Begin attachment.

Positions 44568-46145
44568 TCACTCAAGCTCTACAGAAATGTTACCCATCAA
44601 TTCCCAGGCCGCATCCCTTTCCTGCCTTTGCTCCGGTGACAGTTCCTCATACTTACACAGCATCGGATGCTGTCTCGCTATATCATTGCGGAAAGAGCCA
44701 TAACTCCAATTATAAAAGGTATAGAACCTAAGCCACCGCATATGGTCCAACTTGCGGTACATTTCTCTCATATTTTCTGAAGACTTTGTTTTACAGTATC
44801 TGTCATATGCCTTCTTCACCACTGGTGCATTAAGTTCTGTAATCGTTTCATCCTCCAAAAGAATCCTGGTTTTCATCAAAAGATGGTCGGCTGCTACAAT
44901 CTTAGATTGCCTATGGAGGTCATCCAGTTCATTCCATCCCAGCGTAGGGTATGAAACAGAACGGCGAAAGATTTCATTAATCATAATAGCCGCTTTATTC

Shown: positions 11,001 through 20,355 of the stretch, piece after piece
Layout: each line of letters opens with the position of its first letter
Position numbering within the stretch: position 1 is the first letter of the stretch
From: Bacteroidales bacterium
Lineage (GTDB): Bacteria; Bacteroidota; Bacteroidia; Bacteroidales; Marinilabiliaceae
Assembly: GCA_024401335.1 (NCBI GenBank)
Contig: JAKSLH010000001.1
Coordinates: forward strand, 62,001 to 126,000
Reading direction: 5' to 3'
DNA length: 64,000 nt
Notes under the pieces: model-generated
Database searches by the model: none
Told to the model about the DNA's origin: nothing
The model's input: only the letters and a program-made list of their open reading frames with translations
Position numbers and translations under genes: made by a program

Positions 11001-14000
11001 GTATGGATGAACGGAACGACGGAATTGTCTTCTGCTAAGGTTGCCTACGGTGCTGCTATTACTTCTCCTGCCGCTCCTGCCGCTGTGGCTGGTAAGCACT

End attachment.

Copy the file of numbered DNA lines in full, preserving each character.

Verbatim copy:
Positions 44568-46145
44568 TCACTCAAGCTCTACAGAAATGTTACCCATCAA
44601 TTCCCAGGCCGCATCCCTTTCCTGCCTTTGCTCCGGTGACAGTTCCTCATACTTACACAGCATCGGATGCTGTCTCGCTATATCATTGCGGAAAGAGCCA
44701 TAACTCCAATTATAAAAGGTATAGAACCTAAGCCACCGCATATGGTCCAACTTGCGGTACATTTCTCTCATATTTTCTGAAGACTTTGTTTTACAGTATC
44801 TGTCATATGCCTTCTTCACCACTGGTGCATTAAGTTCTGTAATCGTTTCATCCTCCAAAAGAATCCTGGTTTTCATCAAAAGATGGTCGGCTGCTACAAT
44901 CTTAGATTGCCTATGGAGGTCATCCAGTTCATTCCATCCCAGCGTAGGGTATGAAACAGAACGGCGAAAGATTTCATTAATCATAATAGCCGCTTTATTC

Shown: positions 11,001 through 20,355 of the stretch, piece after piece
Layout: each line of letters opens with the position of its first letter
Position numbering within the stretch: position 1 is the first letter of the stretch
From: Bacteroidales bacterium
Lineage (GTDB): Bacteria; Bacteroidota; Bacteroidia; Bacteroidales; Marinilabiliaceae
Assembly: GCA_024401335.1 (NCBI GenBank)
Contig: JAKSLH010000001.1
Coordinates: forward strand, 62,001 to 126,000
Reading direction: 5' to 3'
DNA length: 64,000 nt
Notes under the pieces: model-generated
Database searches by the model: none
Told to the model about the DNA's origin: nothing
The model's input: only the letters and a program-made list of their open reading frames with translations
Position numbers and translations under genes: made by a program

Positions 11001-14000
11001 GTATGGATGAACGGAACGACGGAATTGTCTTCTGCTAAGGTTGCCTACGGTGCTGCTATTACTTCTCCTGCCGCTCCTGCCGCTGTGGCTGGTAAGCACT